Finally, the research turned back to the interventional realm, as Stine Ulrik Mikkelsen, MD, of Rigshospitalet in Copenhagen, Denmark, delivered findings from the phase 2 EVI-2 trial (NCT03682029) of vitamin C supplementation in patients with low-risk myeloid malignancies including myelodysplastic syndromes or myeloproliferative neoplasms, as well as clonal cytopenia of undetermined significance.6 After administering oral vitamin C or placebo for 12 months, investigators noted the surprising finding of significantly better OS in the vitamin C arm (HR, 0.35; P = .0025). Mikkelsen said this “largely untoxic, readily available, and inexpensive treatment could represent an attractive therapeutic approach in this category of patients who currently have limited treatment options,” and further investigation in better-powered phase 3 trials is warranted.

An audience member inquired about the difficulty of recruiting for such a trial, given that patients may hear about this OS benefit and go acquire vitamin C supplements themselves at their local pharmacy. Mikkelsen agreed that this is a valid concern, as all participants will be told of this result during the informed consent process, but investigators will monitor protocol adherence through questionnaires and vitamin C levels. “Feasibility will be an important measure in this phase 3 study, definitely,” she concurred.


1. Wang M, Mayer J, Belada D, et al. Acalabrutinib plus bendamustine and rituximab in untreated mantle cell lymphoma: results from the phase 3, double-blind, placebo-controlled ECHO trial. Presented at: EHA 2024 Congress; June 16, 2024; Madrid, Spain. Accessed June 16, 2024.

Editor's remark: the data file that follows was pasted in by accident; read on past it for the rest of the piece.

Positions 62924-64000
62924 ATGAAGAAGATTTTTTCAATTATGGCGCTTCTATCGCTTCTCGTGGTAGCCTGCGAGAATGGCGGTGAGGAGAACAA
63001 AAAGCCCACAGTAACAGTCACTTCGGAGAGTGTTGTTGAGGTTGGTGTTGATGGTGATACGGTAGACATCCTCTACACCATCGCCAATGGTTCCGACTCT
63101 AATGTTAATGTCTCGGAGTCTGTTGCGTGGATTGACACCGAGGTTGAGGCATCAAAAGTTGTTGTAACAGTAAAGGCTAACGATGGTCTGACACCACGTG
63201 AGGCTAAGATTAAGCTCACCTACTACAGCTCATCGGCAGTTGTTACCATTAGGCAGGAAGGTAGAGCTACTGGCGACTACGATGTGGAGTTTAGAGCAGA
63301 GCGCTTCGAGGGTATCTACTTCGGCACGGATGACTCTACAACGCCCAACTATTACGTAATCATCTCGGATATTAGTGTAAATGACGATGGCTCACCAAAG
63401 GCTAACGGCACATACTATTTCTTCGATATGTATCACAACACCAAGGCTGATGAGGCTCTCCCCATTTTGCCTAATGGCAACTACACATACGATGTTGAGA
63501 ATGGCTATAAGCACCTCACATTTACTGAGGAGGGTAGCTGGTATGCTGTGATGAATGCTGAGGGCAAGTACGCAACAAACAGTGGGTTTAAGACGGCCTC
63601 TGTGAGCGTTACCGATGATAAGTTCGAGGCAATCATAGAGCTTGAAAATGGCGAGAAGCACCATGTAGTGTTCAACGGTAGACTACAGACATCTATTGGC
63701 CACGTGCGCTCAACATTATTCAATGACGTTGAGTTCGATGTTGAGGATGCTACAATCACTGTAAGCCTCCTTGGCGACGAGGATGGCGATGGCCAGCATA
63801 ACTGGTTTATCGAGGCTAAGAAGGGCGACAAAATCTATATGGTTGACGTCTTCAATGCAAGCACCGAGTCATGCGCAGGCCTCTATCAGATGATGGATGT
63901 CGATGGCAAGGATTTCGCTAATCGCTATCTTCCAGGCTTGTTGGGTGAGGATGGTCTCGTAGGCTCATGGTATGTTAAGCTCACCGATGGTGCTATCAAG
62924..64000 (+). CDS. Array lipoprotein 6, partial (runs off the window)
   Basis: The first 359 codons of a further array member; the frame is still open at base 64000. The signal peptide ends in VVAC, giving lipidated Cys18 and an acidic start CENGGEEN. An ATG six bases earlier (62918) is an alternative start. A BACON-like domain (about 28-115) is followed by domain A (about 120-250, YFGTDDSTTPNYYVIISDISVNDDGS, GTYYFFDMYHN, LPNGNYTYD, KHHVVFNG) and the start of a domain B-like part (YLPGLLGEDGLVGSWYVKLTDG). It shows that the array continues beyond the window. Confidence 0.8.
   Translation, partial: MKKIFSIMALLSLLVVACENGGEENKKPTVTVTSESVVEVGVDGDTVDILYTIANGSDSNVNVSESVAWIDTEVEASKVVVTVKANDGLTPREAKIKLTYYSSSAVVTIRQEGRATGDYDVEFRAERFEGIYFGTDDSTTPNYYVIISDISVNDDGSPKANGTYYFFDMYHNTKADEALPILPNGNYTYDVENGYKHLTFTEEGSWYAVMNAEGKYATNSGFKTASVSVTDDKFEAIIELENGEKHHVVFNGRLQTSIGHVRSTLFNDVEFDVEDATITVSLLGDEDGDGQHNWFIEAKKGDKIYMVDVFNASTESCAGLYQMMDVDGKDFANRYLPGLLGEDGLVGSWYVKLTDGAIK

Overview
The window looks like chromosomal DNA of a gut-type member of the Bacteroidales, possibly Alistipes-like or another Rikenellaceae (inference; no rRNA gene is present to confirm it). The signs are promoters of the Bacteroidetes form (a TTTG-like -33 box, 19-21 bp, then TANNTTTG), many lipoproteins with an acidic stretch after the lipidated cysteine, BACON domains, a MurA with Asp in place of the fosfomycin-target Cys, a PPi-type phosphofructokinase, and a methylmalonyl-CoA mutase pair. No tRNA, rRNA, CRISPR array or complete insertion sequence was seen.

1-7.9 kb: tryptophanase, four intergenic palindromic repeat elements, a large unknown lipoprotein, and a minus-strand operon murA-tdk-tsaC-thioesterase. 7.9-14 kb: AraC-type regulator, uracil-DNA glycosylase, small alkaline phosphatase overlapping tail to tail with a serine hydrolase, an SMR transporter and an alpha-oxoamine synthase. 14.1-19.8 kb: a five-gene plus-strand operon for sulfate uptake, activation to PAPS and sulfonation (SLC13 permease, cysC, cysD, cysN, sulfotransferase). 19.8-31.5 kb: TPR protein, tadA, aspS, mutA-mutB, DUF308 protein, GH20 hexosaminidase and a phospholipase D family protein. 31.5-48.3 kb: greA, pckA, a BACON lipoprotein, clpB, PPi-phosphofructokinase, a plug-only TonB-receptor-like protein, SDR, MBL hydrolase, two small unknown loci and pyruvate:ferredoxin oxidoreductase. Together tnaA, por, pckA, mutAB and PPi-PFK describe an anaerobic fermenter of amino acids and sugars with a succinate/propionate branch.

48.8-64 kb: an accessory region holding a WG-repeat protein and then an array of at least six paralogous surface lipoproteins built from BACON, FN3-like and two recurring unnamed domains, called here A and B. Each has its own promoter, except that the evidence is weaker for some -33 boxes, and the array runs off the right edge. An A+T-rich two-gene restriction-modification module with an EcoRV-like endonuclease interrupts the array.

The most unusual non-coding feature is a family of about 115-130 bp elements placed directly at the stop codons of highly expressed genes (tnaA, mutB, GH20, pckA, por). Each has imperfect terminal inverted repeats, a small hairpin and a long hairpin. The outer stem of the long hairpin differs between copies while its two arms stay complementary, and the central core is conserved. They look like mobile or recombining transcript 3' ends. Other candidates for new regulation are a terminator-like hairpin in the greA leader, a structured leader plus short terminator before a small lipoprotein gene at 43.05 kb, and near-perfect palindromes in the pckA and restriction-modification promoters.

2. Dimopoulos MA, Beksac M, Pour L, et al. Results from the randomized phase 3 DREAMM-8 study of belantamab mafodotin plus pomalidomide and dexamethasone vs pomalidomide plus bortezomib and dexamethasone in repalpsed/refractory multiple myeloma. Presented at: EHA 2024 Congress; June 16, 2024; Madrid, Spain. Accessed June 16, 2024.

3. Song J, Han S, Amaru R, et al. Elevated hemoglobin of Andean Aymaras is caused by alternatively spliced NFKB1. Presented at: EHA 2024 Congress; June 16, 2024; Madrid, Spain. Accessed June 16, 2024.

4. Maiti A, Daver N, Johnson W, et al. Targeting of SIRP(+) immune cells results in a high response rate and improved 2-month survival of treatment-naive malignancy-associated hemophagocytic lymphohistiocytosis in a phase 1 study. Presented at: EHA 2024 Congress; June 16, 2024; Madrid, Spain. Accessed June 16, 2024.

5. Jassinskaja M, Kooi H, Bode D, et al. Intra- and extracellular proteome dynamics during normal and malignant hematopoietic stem cell expansion. Presented at: EHA 2024 Congress; June 16, 2024; Madrid, Spain. Accessed June 16, 2024.

6. Mikkelsen SU, Vallentin A, Nielsen A, et al. Vitamin C supplementation in patients with clonal cytopenia of undetermined significance or low-risk myeloid malignancies: results from EVI-2, a randomized, placebo-controlled phase 2 study. Presented at: EHA 2024 Congress; June 16, 2024; Madrid, Spain. Accessed June 16, 2024.